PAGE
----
[La Quadrature du Net (CC-BY-SA)(Link)] In a plenary vote, the European Parliament just adopted a mandate to the European Commission explicitly allowing it to “include strong protection of intellectual property rights (IPR)” in the proposed EU-US trade agreement negotiations, the “Trans-Atlantic Free Trade Agreement” (TAFTA), also know as “Transatlantic Trade and Investment Partnership” (TTIP).
Tim Berners-Lee’s visit to Brazil last week has rekindled hopes for a civil society frustrated by six postponed votes on the bill known as “Marco Civil.” This groundbreaking federal legislation would guarantee civil rights in the use of the Internet, and is sometimes called a “Constitution for the Internet.” For the bill’s rapporteur, Representative Molon, having the inventor of the World Wide Web visit and publicly support the Marco Civil is an essential step in breaking the legislative logjam.
Representatives Waxman, Lee, DeLauro, Schakowsky, and Bass have sent a letter to Acting U.S. Trade Representative Demetrios Marantis supporting a proposal by Haiti to allow poor countries extra time to enact stronger rules on patent, copyrights, and other forms of intellectual property.
The issue involves the implementation of the World Trade Organization (WTO) Agreement on Trade Related Aspects of Intellectual Property Rights (TRIPS), which requires countries to adopt certain intellectual property standards. For instance, the TRIPS Agreement requires 20 year patents on all inventions (including medicines) and long copyrights on most works (including textbooks). TRIPS rules give IP owners the ability to set monopoly prices for goods, which can be unaffordable for many, especially in poor countries. Therefore, Least Developed Countries (LDCs) were granted extra time to implement TRIPS when the WTO was established, and this transition period was subsequently extended.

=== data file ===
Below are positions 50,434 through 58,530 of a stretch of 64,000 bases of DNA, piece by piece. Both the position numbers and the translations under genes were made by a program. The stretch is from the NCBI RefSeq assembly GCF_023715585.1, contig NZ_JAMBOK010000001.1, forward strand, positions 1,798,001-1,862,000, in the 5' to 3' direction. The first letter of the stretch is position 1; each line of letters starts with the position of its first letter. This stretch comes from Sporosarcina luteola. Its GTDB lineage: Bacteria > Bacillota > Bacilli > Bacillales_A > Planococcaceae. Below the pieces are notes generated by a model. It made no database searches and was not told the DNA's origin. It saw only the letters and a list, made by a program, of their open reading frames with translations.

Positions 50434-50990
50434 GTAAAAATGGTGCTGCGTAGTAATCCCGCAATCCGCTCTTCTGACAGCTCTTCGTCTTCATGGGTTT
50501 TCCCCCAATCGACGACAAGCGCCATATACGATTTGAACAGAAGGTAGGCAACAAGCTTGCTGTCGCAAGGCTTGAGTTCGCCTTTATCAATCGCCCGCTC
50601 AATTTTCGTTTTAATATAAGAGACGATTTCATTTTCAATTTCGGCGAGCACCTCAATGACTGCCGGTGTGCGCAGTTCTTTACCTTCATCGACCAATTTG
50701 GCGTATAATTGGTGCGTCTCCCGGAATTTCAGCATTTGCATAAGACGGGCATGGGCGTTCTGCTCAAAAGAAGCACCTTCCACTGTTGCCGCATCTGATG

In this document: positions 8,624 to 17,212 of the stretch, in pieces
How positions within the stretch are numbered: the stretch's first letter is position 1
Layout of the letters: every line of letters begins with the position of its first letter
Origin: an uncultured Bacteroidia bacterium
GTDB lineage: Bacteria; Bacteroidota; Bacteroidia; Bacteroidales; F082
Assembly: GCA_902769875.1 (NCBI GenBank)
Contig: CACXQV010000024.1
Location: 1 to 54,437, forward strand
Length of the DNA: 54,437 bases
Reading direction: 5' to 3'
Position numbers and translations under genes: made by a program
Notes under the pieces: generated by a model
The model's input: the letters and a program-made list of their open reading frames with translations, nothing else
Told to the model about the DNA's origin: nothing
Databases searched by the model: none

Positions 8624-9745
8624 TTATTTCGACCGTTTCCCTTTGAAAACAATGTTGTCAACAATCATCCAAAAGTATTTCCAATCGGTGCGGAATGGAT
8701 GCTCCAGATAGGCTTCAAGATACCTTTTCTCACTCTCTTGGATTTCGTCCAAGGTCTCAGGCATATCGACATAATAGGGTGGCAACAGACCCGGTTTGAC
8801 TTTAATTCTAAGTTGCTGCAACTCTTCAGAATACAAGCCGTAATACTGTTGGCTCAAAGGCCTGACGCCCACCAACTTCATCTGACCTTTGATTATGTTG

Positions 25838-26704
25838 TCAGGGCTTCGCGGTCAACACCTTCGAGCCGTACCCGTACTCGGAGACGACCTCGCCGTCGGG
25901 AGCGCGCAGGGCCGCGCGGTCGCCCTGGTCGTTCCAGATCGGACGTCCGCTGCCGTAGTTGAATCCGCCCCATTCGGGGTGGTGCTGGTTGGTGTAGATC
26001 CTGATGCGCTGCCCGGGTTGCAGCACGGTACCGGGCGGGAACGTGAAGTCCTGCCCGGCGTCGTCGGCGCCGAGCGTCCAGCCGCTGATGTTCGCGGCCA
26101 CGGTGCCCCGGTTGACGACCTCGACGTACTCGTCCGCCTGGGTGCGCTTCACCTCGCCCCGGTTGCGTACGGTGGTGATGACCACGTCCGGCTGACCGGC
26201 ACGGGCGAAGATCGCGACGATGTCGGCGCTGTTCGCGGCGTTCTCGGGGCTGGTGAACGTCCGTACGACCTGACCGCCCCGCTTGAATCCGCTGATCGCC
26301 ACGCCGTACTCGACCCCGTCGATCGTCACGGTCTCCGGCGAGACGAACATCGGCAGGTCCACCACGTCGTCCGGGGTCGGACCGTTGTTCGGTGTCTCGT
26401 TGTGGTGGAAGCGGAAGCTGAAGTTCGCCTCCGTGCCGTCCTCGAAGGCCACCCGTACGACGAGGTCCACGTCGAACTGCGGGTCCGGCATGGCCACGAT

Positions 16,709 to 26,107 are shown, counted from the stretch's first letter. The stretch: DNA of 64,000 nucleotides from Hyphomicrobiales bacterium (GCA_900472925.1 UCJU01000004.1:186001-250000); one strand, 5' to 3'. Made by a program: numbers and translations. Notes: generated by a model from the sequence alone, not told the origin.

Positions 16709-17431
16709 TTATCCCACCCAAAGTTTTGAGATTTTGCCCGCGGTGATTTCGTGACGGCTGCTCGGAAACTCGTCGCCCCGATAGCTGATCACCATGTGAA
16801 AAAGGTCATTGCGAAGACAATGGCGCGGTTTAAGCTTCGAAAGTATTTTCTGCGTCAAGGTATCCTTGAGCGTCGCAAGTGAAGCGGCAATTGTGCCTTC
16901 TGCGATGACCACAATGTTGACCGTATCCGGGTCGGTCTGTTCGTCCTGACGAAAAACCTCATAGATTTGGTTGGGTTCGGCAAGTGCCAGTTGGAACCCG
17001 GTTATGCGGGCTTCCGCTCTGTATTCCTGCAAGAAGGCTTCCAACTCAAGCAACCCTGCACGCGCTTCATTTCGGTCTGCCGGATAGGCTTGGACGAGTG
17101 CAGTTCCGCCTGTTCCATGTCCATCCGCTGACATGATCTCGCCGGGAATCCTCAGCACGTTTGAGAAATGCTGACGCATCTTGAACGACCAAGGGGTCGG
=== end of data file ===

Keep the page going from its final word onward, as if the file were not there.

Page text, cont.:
For many non-U.S. parties and public interest advocates, the Trans-Pacific Partnership Agreement (TPP) intellectual property chapter is seen primarily as a threat. It is the latest step in a long running agenda to shift between policy making forums to achieve new global “maximalist” intellectual property policies that are not achievable in multilateral forums. This narrative is correct. And the real politics of the negotiation suggests that the most positive outcome for the IP chapter may be its (or the larger agreement’s) failure. But the agreement’s negotiations does offer opportunities to discuss what a positive IP chapter might look like. Here is one more idea in that larger dialogue – ban the use of Special 301 between its parties.
On 20 May, global civil society networks LDC Watch and the Our World Is Not For Sale (OWINFS) wrote an open letter of protest to the Ambassador of Panama, Alfredo Suescum who is the current Chair of the Council on Trade-Related Aspects of Intellectual Property Rights (TRIPS) of the World Trade Organisation (WTO).
The ongoing informal negotiations between the least developed countries (LDCs) and the developed countries, on the extension period of TRIPS waiver granted to LDCs which expires by the end of June, is marred by unjust and unethical treatment by the United States, European Union, Japan, New Zealand, Canada, Australia, Switzerland, in particular, including the Council Chair.
As the Trans Pacific Partnership creeps toward an end game (which appears far off) it may be worth spending more time discussing positive proposals for amending the proposal in various ways. I have previously written on ideas for positive proposals from the perspective of the non-U.S. parties, both in the form of a short list of proposals and in a longer jointly-written article. This note focuses on copyright proposals for the TPP that should be of interest to U.S. negotiators in order to bring their proposal in line with their expressed policy goals as well as with recent copyright reform proposals discussed in Congress and by the Librarian of Congress.